When to Come to the Hospital

Nurse-midwife Bridget Lee and her patient in labor walk through the hallway of OHSU’s Family Birthing Center.
OHSU nurse-midwife Bridget Lee walks the hallway with her patient in labor. When you come to the hospital, we’re ready to support you.

We know you might be nervous about knowing when you’re in labor and when it’s time to come to OHSU. We’ve developed these guidelines to help you decide.

If you need to call:

  • Reach labor and delivery 24/7 at 503-494-7534.
  • During business hours, call 503-418-4500 to speak to a clinic nurse.
  • For emergencies when the clinic is closed, call 503-494-8311 to speak to the OB-GYN or nurse-midwife on call.

Signs you should come in

Your contractions are:

  • Regular, steady and increasing
  • Five minutes apart for one or two hours
  • Uncomfortable; you can’t talk or walk through them

Other signs:

  • Your baby is moving less than usual.
  • You have vaginal bleeding.
  • Your doctor or midwife tells you to go to the hospital.
  • Your intuition tells you to go to the hospital.

Signs you should call

Your contractions are:

  • Five minutes apart for one hour, and this is your first baby.
  • Five to 10 minutes apart for one hour, and this is not your first baby.
  • Hard to talk or walk through.
  • In your lower back and moving to the front, with a hardening belly.
  • Not slowing when you rest or lie down.

Always call your childbirth provider if:

  • Your water breaks, or you are leaking fluids.
  • You have pinkish or bloody vaginal discharge. This could be the mucous plug that blocks the opening to the cervix during pregnancy.

Symptoms you should never ignore

  • Bad headaches
  • Changes in vision, such as blurred vision
  • Sudden weight gain
  • Pain or burning when you urinate
  • Bad abdominal pain

If you are concerned about your health or the health of your baby, call your prenatal care provider right away.

Special cases

Contact your prenatal care provider immediately at the FIRST signs of labor if you:

  • Are pregnant with twins or multiples.
  • Have a condition that makes your pregnancy or delivery high risk.
  • Are less than 37 weeks pregnant.

If you have a high risk of complications or it is not safe for you to go into labor, you will be monitored closely throughout pregnancy. Your prenatal care provider will give you specific instructions about signs to watch for and when to come to the hospital.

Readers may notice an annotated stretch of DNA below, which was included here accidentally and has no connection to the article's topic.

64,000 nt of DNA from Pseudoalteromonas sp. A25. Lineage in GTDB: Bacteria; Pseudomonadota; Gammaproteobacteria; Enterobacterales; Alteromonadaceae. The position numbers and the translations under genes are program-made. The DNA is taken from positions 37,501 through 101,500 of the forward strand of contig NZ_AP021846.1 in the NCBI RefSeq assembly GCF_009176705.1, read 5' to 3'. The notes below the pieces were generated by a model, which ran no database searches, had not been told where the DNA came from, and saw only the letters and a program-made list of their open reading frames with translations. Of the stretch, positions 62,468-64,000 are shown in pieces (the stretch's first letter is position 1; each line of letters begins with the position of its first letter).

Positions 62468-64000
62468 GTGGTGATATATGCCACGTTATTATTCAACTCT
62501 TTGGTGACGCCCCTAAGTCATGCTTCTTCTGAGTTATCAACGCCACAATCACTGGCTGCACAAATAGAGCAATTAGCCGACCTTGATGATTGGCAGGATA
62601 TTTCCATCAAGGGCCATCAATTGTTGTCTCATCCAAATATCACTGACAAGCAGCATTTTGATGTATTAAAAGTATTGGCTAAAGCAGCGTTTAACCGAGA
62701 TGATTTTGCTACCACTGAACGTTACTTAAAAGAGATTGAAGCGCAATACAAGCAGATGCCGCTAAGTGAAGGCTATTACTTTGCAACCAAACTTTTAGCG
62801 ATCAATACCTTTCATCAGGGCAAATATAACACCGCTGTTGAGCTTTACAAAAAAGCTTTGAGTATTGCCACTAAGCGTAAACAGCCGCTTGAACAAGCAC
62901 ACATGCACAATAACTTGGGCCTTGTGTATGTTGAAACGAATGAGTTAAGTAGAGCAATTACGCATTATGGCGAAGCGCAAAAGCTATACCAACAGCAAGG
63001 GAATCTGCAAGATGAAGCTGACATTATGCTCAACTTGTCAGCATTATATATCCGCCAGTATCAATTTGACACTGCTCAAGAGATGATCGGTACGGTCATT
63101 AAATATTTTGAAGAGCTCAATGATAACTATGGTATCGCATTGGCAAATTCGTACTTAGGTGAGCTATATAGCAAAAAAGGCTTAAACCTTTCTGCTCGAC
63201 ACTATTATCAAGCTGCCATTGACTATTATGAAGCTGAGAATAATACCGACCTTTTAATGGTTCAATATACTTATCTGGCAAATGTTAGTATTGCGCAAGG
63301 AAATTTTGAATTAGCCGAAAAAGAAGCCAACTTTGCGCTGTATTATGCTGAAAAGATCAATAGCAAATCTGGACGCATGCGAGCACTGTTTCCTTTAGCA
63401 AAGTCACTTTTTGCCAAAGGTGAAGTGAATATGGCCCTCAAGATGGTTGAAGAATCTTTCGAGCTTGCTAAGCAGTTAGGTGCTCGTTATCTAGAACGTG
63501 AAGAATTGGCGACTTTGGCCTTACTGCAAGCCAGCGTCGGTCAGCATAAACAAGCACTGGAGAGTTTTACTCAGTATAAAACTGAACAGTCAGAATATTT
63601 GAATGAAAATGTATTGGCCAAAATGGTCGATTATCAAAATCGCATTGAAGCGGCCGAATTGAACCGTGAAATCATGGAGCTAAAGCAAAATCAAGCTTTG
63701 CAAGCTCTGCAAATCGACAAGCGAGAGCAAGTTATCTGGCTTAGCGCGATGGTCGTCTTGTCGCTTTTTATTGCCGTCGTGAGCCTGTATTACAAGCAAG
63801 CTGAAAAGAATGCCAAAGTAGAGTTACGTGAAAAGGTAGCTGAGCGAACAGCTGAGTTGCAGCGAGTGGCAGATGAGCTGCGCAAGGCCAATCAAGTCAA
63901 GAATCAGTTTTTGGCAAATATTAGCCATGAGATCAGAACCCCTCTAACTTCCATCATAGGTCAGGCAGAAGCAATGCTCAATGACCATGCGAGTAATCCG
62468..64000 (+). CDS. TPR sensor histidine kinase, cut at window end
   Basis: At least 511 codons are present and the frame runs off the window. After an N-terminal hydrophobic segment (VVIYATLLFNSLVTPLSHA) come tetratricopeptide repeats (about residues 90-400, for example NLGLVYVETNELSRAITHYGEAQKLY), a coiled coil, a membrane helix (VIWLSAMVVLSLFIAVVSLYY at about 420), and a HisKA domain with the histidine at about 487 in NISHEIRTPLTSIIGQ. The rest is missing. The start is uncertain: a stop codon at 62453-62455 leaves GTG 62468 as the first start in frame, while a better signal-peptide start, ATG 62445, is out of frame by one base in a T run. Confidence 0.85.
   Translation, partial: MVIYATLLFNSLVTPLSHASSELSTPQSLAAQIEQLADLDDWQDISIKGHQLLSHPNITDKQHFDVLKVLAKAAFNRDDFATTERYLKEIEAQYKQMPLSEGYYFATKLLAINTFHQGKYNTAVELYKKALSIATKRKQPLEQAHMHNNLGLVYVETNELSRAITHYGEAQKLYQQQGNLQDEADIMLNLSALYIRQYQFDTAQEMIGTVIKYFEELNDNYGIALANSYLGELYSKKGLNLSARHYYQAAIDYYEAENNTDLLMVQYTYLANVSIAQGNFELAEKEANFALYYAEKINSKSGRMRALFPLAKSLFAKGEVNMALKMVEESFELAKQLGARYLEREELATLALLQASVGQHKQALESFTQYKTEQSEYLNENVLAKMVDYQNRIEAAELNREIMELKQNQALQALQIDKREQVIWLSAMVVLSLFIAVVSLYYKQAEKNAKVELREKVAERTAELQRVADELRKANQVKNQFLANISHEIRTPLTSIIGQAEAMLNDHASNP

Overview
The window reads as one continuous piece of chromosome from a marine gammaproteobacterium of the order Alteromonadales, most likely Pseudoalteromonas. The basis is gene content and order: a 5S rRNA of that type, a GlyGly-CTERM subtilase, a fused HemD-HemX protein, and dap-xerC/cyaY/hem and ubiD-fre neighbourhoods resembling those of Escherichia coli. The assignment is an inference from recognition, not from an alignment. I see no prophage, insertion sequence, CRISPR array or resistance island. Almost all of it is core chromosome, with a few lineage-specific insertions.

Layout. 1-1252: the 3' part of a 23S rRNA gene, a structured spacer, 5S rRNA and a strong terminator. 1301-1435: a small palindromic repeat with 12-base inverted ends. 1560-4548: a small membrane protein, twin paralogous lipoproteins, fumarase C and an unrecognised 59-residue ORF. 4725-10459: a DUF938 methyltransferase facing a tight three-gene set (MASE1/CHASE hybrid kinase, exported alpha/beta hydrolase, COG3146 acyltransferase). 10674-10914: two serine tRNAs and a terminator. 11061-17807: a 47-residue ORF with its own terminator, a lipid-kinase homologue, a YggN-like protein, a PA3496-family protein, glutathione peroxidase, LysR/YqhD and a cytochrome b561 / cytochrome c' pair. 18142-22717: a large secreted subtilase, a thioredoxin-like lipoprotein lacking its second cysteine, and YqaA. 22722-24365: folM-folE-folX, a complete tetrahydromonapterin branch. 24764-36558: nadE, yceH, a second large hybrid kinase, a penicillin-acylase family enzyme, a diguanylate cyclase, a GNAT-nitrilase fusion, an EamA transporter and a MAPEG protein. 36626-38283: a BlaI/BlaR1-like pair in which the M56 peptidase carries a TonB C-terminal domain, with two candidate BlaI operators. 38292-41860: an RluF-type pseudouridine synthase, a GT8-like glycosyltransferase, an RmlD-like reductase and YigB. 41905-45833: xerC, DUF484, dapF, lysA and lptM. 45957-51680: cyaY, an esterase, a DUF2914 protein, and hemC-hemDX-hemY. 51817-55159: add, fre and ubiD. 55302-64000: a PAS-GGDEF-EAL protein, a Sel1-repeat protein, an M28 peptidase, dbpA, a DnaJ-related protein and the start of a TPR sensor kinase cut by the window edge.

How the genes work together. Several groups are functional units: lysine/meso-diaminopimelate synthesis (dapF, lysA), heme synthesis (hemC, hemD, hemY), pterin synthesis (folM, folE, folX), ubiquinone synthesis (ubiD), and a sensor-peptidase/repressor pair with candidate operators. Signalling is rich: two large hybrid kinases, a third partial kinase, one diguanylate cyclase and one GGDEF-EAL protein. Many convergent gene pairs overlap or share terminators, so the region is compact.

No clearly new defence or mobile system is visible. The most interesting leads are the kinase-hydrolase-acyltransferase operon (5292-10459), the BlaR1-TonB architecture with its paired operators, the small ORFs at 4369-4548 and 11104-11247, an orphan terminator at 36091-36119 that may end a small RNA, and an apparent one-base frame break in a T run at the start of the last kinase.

Labor and delivery FAQ

Several signs mean labor is near.

Contractions: These feel like intense period pains and come in waves. They get stronger when you move around and don’t go away if you change position.

Bloody show: You might have a stringy mucus discharge, streaked pink or brown with blood. This means that the mucous plug, which blocks the opening of the cervix, has come loose.

Water breaks: The bag of amniotic fluid that surrounds the baby bursts. This could feel like a gush or a trickle.

It’s impossible to predict because every birth is different. Usually, labor lasts longer for people delivering their first baby.

The National Institutes of Health divides labor into three stages.

Stage 1

  • Early labor: First-time parents can spend hours to days at home in early labor as the cervix softens and opens, and as contractions begin.
  • Active labor: This more intense phase usually happens at the hospital. Your cervix dilates from about 6 centimeters to 10 centimeters. Some labor experts estimate an eight-hour average.

Stage 2

Your baby is born. The pushing phase can last minutes or hours. First-time parents often spend longer pushing than those who have given birth before.

Stage 3

You deliver the placenta. This usually lasts five to 30 minutes.

Try to rest and relax. You might:

  • Take a shower or bath if your water hasn’t broken.
  • Try to sleep if it’s evening.
  • Eat light snacks that appeal to you.
  • Drink plenty of water.
  • Get a massage from your support person.
  • Read a book or watch TV.

Start timing after you’ve had a few contractions in a row. Note how long they last and how often they happen.

To measure how far apart they are, count from the start of one to the start of the next. (There are apps available to help with this.)

If this is your first baby, use the 511 Rule to decide when to come to OHSU. Contractions are 5 minutes apart for 1 hour, and each contraction lasts about 1 minute.

If you’ve had a baby before, go to the hospital when your contractions are between five and 10 minutes apart for one hour.

Always call your prenatal care provider as soon as your water breaks. Your provider will guide you on next steps.

Be sure to note:

  • The time it happened
  • The amount of liquid (was it a gush or a trickle?)
  • Smell, if any
  • Color, if any

If you’re asked to labor at home for a while longer, don’t:

  • Bathe
  • Use tampons
  • Have sex

Your main provider may not be present for delivery unless they are on call when you go into labor or you have special arrangements. The on-call provider from your prenatal care team (OB-GYN, nurse-midwifery, family medicine) will help with your delivery.

Learn more

Who to call

  • Call 503-418-4500 during business hours to:
    • Speak to a nurse
    • Make an appointment
    • Address urgent needs
  • After business hours, send nonurgent messages through MyChart.
  • For emergencies when we are closed, call 503-494-8311 to speak to the OB-GYN or nurse-midwife on call. Call if you:
    • Can’t keep down fluids for 8 hours or longer
    • Have vaginal bleeding, severe cramps or pain
    • Have a fever over 100.4F (or 38C)
  • To reach labor and delivery 24/7, call 503-494-7534.


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